WHEN the programme was announced for the London Korean Film Festival 2020, one title caught my eye. Although it didn’t grab me simply due to the appeal of the story, director or actors. it… No, it had caught my attention, again, you could say.
You see, I had already heard of this film – although not a surprise really as often there are films big and small at the annual LKFF which I’m familiar with – and although I hadn’t really read much, or anything about it, it was the trailer which had come to my attention essentially, and that alone resulted in it getting lodged in the back of my mind.
I was almost certain that the first time I had seen such a trailer for this film, “Bori” [나는보리] was in an email from KOFIC (Korean Film Council) – well, if it wasn’t that I thought maybe it was upon me, at some point checking the KOFIC/KoBiz website, but it wasn’t there either – the trailer isn’t there anyway, only details of the film itself.
I did search my emails but searching for “BORI” seemed to bring up a load of emails sitting in various mailboxes, with the word “BORIS”. Damn him!
Then I got to thinking, or racking my brains [well, one brain.. I’m not that abnormal] and realised it must have been from their KoreanFilmBiz KoBiz YouTube channel rather than their site. And… there it was, and indeed IS if you check that channel yourself… 😉
Yours truly is quite a fan of such films about family or quaint and quiet ones [Korean especially], and you could say that they don’t come much quieter than “Bori”. However, it wasn’t solely the genre or style but there’s something unique about it, as you’ll see from trailers for the film. I can only imagine, at this point, that “Bori” is a film in a similar style or quaintness to perhaps another of this year’s LKFF’s film’s, namely “Moving On” – a review of which can be found here on MMM: https://miniminimovie.com/2020/10/27/moving-on-남매의-여름밤-review-london-korean-film-festival-2020/
So, combined with already having wanted to catch this film and finding out it was [and “IS” if you’re reading this prior to the evening of Thursday 12th November 2020…!] actually playing at this years LKFF, I was quite a happy bunny*.
Alas though, what if it was in the line-up for the cinema screenings, as opposed to the online ones?** After all, I had pretty much decided that I won’t be going to any cinemas as part of this year’s London Korean Film Festival, due to the current state of the world and therefore the UK too – And this from a cineaste who, pre-March frequented a cinema once or twice a week!
This ‘what if’ fear was then enhanced when I noticed that “Bori” would be the Closing Gala film! I mean, such an important finale would be in a physical venue, a cinema, surely…?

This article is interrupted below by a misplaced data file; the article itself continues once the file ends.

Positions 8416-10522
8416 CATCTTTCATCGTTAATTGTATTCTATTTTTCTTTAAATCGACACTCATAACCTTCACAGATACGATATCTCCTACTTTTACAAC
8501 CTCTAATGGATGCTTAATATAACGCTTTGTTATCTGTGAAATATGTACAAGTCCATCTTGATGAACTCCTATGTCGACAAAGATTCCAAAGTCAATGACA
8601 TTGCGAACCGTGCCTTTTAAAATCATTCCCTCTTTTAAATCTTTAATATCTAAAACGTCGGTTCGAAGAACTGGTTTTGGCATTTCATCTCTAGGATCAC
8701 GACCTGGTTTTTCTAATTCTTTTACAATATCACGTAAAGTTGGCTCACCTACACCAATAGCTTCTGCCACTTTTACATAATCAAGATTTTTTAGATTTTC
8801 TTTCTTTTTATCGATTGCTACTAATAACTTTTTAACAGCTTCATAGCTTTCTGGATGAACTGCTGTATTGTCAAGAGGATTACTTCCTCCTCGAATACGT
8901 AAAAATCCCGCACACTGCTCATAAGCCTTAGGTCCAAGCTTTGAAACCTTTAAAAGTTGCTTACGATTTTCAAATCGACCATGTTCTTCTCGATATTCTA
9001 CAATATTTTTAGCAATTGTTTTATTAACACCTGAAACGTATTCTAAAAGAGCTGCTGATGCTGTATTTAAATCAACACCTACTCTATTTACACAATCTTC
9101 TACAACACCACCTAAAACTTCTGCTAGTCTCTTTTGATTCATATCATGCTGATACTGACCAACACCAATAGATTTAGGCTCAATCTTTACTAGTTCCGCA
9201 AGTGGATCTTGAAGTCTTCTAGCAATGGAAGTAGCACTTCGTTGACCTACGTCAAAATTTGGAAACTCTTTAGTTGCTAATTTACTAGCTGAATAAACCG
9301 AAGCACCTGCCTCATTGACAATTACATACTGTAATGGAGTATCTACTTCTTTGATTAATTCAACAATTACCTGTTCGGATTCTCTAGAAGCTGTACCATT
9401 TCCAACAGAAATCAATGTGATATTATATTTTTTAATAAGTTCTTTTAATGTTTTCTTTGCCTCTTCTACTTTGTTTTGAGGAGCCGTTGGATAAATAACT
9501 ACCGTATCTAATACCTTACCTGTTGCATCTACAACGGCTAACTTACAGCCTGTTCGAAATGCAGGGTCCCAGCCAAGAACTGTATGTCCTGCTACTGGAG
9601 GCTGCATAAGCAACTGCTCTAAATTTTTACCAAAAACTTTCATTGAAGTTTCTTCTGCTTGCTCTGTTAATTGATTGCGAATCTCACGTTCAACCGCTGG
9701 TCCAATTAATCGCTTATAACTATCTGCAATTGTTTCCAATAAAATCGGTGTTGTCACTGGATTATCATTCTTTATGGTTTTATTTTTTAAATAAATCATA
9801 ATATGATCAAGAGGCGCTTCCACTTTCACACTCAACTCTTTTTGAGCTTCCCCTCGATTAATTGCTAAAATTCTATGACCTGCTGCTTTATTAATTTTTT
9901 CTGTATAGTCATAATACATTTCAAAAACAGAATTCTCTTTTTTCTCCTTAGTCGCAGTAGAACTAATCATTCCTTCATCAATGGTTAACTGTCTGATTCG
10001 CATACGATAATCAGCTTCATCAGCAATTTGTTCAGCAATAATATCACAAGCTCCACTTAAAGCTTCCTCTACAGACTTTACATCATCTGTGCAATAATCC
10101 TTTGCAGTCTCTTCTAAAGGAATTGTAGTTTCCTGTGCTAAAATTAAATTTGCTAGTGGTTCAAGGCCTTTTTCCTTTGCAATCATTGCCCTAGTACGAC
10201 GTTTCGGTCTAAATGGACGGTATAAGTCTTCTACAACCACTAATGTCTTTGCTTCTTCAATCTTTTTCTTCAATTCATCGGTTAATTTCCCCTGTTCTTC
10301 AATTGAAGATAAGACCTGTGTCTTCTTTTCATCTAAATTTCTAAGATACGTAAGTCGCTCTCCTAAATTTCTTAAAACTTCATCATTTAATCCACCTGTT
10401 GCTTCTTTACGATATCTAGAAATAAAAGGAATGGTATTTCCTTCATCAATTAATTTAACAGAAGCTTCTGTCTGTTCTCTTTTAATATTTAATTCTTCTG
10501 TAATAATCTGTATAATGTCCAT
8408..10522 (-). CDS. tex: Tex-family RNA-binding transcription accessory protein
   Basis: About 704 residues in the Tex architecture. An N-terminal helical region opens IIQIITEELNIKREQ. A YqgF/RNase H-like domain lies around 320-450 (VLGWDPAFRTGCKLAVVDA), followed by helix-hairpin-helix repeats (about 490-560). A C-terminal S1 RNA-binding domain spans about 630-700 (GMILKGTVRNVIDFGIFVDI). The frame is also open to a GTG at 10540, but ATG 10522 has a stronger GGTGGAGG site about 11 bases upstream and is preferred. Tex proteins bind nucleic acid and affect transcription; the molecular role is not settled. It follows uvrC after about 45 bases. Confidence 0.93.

As it turned out, there was no need for such fears. Why? Well, upon closer inspection of the LKFF website and helpful PLANNER/schedule, “Bori” was/is scheduled as an ‘ONLINE’ Closing Gala screening. This pleased me greatly – Yes, I don’t get out much, as the saying goes (but on the whole, who really does in these dreaded p-demic times!?)
So, with all that off MMM’s chest, here are the details from the LKFF guys:
The Closing Gala, playing on 12 November, will be the UK Premiere of Kim Jinyu’s Bori (2018), which also focuses on familial bonds, this time exploring the themes of disability and difference through the eyes of an eleven-year-old girl. As the only hearing member of a deaf family, young Bori notices the joyful signed communication between her parents and her younger brother. Struggling with feeling left out, Bori wishes that she too was deaf, and tries to achieve her goal with the help of her best friend, with sweet, humorous and moving results.
In a small village that borders the ocean, 11-year-old Bori (Kim Ahsong) leads a modest but ordinary life. She and her younger brother eagerly anticipate the days that they can order Chinese noodles from the neighbourhood restaurant. She walks to school each morning with her best friend, and joins her father when he goes fishing. But in one respect her family is unusual: both her parents and her younger brother are deaf. In one sense, Bori is caught between two worlds. She idolises her parents, but as she struggles with the everyday insecurities and challenges of growing up, a feeling of isolation starts to overcome her. Based loosely on the director’s own experiences as the only hearing member of his family, Bori is a simply told but deeply felt story that will persist long in viewers’ memories.
The film will be preceded by a greeting message from the cast and followed by a pre-recorded Q&A.
If this all isn’t wonderful news already, I can also announce (and MMM has had this on good authority) that there is a BRAND NEW TRAILER, and here it is:
“Bori” [나는보리] can be viewed online as part of the LONDON KOREAN FILM FESTIVAL 2020, as a LIVE online screening on the evening of Thursday 12th November 2020. The modest price is that of just £2.99…!
Booking details at KoreanFilm.co.uk and more details of other screenings, free films and full schedule here in MMM’s special article – Until then, there are still quite a few other films to view online, including FREE screenings!
*Any friends of mine, Korean or otherwise will know that this author’s surname in Hangul / Korean is “버니”, which is essentially “Bunny”!
** Those in the know, into Korean or Asian cinema, or have been over to KoreanFilm.co.uk lately OR better still, been elsewhere on MMM’s website [ㅋㅋㅋ], and seen articles like the one below, will have learnt that this year (its 15th year), for the first time ever the LKFF is going [or NOW] online, partially.